Does one always have to have a point? Maybe not. This blog being what it is – a home for my random thoughts, a place for them to settle down instead of humming around in my head – I can just leave it like this.

But maybe, if there is a point, it might be this: Walking through this park, enjoying the beauty of autumn, I felt not only good about the seasons in the outside world, but also about the seasons in me. Even if I still place myself in summer, just to be sure. 😉

A week in paradise

I have been taking a week off – off from my usual life and also from the blogging world (although I have to confess I did sneak in a couple of times for a quick read). The boys had one week of holidays which we spent at the place that for me is a small paradise on earth: No, not a tropical island with beaches and palm trees, but a house in the Austrian countryside where I spent a good deal of my childhood.

It is the place where I can unravel like nowhere else. It begins when I step out of the car and take the first breath of that fresh, clean air that smells of the trees I know so well. Everything slows down there. ‘There’ is the house I know every corner of. ‘There’ is the garden with my trees, the grass, the flowers (yes, they were starting to appear, rather early this year). ‘There’ is the green fields and meadows and forests surrounding the garden, where I used to play in my own pretend universe when I was small. ‘There’ is the lake you can see from the garden, with clear water, sometimes all shades of blue, turquoise, green, sometimes even purple – I could spent hours watching it change. And behind the lake, the mountains, now capped with snow, against a bright blue sky (of course it can also be very grey and dull and wet, but not this week).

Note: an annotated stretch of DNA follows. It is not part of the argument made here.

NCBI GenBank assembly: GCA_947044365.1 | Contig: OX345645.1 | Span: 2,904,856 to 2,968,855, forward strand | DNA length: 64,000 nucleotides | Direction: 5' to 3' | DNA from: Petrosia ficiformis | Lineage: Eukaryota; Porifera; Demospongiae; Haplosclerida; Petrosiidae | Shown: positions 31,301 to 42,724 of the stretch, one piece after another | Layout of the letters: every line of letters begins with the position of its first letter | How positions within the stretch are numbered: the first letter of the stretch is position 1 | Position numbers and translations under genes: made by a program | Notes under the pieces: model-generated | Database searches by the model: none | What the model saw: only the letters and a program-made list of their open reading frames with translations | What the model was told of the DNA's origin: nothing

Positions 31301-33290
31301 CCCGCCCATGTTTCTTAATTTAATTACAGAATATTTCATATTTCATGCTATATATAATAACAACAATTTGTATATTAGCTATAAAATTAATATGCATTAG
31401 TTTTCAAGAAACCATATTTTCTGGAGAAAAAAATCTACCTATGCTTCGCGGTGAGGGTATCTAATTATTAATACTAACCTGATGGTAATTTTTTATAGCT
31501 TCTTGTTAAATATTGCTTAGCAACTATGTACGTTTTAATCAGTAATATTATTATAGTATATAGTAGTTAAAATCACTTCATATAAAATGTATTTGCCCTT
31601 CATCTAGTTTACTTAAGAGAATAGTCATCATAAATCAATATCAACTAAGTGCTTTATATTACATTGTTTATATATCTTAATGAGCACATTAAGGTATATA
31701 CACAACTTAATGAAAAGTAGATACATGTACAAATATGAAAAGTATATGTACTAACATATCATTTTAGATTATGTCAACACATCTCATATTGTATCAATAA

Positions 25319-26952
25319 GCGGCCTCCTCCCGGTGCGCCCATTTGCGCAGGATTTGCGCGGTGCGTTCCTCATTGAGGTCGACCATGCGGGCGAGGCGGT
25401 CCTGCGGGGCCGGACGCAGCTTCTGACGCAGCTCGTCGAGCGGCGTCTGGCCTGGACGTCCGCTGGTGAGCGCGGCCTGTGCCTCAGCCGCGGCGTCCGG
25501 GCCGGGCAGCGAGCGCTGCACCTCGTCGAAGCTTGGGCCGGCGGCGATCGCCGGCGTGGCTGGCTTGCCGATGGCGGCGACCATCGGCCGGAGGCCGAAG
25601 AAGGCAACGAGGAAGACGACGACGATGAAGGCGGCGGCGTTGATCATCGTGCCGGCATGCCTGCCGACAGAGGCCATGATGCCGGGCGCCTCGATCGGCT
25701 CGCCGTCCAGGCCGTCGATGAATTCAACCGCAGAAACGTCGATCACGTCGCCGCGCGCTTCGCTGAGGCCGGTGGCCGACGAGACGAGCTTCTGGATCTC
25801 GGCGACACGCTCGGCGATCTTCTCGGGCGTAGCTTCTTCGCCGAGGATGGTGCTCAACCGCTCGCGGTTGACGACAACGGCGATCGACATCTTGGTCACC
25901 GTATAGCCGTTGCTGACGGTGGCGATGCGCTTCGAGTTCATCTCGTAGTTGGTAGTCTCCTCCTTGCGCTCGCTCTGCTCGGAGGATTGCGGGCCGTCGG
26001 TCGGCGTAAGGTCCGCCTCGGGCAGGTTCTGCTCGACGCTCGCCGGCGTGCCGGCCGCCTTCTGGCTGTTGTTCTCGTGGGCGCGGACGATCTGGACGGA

When I am there, I can step out of my daily life and just be me. Put on an old pair of jeans, grab some scissors and a bucket and disappear in the garden, cutting, trimming, digging with my fingers in the earth. I am free of most of my normal chores – my mother does the cooking and the washing (thanks so much for that, Mum!) like she did when I was a child. I only have to handle the boys, who in turn transform into their holiday selves, (mostly) happy and free. They spend hours playing football in the garden, they work on their tree house, let model airplanes fly above the fields and play with the toys that have been patiently waiting for them since last summer.

And I walk around the garden, tackling some stubborn blackberries (that insist on growing in the most strange and – for us – inconvenient places) and only have to settle the occasional fight over “that was a foul! – no it wasn’t ’cause I did not do it on purpose!” or “that was out! – no that was in!” (when they switch from football to tennis for a change). But even these fights seem different, are holiday fights and most of the time less fierce.

Life was simple this week – gardening, doings some grocery shopping, one day of driving up into the mountains to let the boys play in the snow. Long talks with my mother in the evenings.

I feel a calm there I feel nowhere else, I can recharge my batteries, I start dreaming daydreams and believe in impossible things again. If there was ever a shred of doubt in me about the power that nature has over my mind and soul, it would dissolve there.

But, as you can see in my use of “there” instead of “here” – we are back. School started again yesterday, and I have to say the boys where happy to be back with their friends. And I? I would not have minded lingering a little longer. But I guess it is time to be back to the duties and challenges of normal life. Time to see if I can bring some of the day dreams to life.

And we will be back in summer, as always.